And yet, they feel so very right…

After an accidental shooting, a group of crooked (see: Wrong) cops pass a not-quite-yet-dead body around in an attempt to dispose of it.  The cops must also contend with unpaid drug deals, a possible past in gay pornography, obtaining a record deal, buried money, blackmail, and the urge to dance.

Previously seen in shortened chapter form, we now have Quentin Dupieux’s latest opus in its full-length, re-sequenced form.  While it doesn’t quite reach the gloriously surreal highs of his previous features Rubber and Wrong (on my list of favorite films of 2013), there is still quite a bit to enjoy here.  With the most threadbare of plots to hang its non-gags on, your enjoyment of Wrong Cops will hinge largely on your tolerance level for absurd, dadaist, anti-humor tangents and lack of narrative focus.  If you had no time for his previous efforts, then this assault on 2 or 3 senses will do nothing to change your mind.

Wrong Cops
Directed by
Quentin Dupieux
Cast
Mark Burnham, Eric Judor, Steve Little
Release Date
18 December 2013
Jason’s Grade: B-

Maintaining the theme of “no reason” introduced in his first feature and carried throughout his work since, Wrong Cops relies less than ever upon story progression to carry the audience through and more upon sheer fascination about where, if anywhere, the humor will come from next.  It’s not always easy to fully enjoy what Dupieux lays out for us, but he certainly earns admiration for his sheer conviction and confidence in his material  There’s never a question that every moment turns out exactly as he intended.  His shooting style here also has a decidedly 70’s copsploitation feel that lends a nice bit of context to the otherwise incoherence at hand.

Considering his day job as an electronic musician (under the moniker Mr. Oizo), it’s a bit surprising that it has taken three movies for music to play such a large part of a Dupieux film.  Make no mistake – the score made a big impact on both of his previous works, but here, it’s almost a character in and of itself.  Most of the police officers have their own connection to music in some way, including house music-obsessed Officer Duke, budding songwriter Officer Rough, and, in the film’s best running gag, the near-dead body (hilariously played by Daniel Quinn) who is more concerned with what songs he is hearing from the various trunks he is continuously stuffed in than making any legitimate attempt to escape.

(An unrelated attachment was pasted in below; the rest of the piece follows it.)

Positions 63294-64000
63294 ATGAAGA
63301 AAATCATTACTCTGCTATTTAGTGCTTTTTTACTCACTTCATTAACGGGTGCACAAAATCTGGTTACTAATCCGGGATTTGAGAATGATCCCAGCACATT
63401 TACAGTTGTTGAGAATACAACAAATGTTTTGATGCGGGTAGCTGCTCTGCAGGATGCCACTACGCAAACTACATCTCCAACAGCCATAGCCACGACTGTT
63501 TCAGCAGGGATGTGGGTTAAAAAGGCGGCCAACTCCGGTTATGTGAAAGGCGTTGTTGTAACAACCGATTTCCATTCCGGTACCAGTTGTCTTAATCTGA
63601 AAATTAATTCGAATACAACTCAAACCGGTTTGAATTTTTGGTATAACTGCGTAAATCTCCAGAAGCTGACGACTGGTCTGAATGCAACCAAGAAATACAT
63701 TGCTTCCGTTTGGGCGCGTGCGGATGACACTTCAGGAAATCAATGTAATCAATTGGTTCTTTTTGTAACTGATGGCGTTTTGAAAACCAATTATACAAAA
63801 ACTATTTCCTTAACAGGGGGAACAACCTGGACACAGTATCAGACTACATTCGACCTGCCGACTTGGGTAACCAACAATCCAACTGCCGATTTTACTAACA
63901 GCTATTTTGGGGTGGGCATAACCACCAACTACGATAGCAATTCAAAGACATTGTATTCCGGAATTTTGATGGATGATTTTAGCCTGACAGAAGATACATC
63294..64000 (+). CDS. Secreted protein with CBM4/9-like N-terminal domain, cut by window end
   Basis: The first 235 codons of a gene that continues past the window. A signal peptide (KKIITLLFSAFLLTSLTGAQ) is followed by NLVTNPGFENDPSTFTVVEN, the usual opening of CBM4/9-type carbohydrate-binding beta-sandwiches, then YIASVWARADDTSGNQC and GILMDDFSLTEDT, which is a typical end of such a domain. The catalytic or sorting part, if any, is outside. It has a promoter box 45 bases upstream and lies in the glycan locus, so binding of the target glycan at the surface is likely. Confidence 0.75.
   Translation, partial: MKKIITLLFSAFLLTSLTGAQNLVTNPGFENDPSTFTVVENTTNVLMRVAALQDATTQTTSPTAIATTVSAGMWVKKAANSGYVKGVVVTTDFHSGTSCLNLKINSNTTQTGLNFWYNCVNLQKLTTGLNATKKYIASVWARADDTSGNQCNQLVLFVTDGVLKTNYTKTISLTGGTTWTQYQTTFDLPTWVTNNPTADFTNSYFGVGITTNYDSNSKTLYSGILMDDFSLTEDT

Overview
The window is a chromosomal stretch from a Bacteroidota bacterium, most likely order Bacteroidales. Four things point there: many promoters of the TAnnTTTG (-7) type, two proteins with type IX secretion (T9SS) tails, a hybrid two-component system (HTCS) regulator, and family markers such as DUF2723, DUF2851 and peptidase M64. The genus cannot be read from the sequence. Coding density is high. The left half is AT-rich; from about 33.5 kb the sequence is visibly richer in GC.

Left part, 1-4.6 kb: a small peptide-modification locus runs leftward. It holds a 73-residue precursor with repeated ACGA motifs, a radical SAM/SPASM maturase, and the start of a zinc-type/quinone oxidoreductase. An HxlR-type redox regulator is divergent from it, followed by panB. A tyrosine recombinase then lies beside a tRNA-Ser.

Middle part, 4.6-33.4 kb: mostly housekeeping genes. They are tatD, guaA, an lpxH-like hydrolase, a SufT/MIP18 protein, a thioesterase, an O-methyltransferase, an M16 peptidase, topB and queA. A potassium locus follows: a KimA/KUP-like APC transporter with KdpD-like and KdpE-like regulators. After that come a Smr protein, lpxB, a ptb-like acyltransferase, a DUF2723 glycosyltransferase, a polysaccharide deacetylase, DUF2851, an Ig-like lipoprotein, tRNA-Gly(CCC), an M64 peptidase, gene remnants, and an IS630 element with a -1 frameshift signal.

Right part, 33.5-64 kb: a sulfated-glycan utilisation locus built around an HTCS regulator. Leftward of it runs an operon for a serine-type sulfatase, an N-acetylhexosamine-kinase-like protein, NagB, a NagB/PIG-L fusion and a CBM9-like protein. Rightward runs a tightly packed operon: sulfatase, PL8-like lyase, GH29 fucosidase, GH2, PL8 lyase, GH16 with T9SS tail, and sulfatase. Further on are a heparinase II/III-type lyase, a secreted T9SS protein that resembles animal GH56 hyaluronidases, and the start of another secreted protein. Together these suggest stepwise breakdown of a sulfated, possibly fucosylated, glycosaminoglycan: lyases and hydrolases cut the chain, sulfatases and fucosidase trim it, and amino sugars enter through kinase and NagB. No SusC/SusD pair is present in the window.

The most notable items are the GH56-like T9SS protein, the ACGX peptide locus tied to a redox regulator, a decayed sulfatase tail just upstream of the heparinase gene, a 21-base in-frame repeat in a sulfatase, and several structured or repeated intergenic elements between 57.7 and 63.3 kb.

Performances are pretty solid throughout, particularly by Dupieux regulars.  Mark Burnham leads the show and is hilarious as the particularly gruff, drug-dealing, mama’s boy Officer Duke.  His opening scene involving the hiding of drugs in dead rats opens the movie and gives you a good idea of what you’re in for, while his late-film reaction to being told to write a book provides one of the biggest (and longest) laughs.  Quality support work is supplied by Eric Judor, Steve Little, along with Dupieux newbie Marilyn Manson (yep, that one), genre vet Ray Wise in a small role as a police captain delivering a rather funny eulogy late in the film, and show-stealer Arden Myrin.  Only Eric Wareheim seems out of place here.  His normally hilarious, but very particular comic persona (of which I am a fan) as evidenced in multiple shows on Adult Swim does not make for as good of a fit with this material as it would so naturally seem.

JASON’S FINAL THOUGHTS:

Writer/director/producer/composer/editor Quentin Dupieux presents a near future where crime has been so eradicated that the job of a policeman encompasses sheer boredom, so much so that even the investigation of an obvious murder dressed to look like a suicide proves to be of little interest.  It does feel a bit like a speedbump in his career after the far superior Rubber and Wrong, but there is still quite a bit to enjoy here.  If you were a fan of his previous films, you’ll get a kick out of this more minor effort while waiting to see what he pulls out of his sleeves next.  Just remember not to try to decipher too much meaning out of any of this.

Review by Jason Howard, Film Critic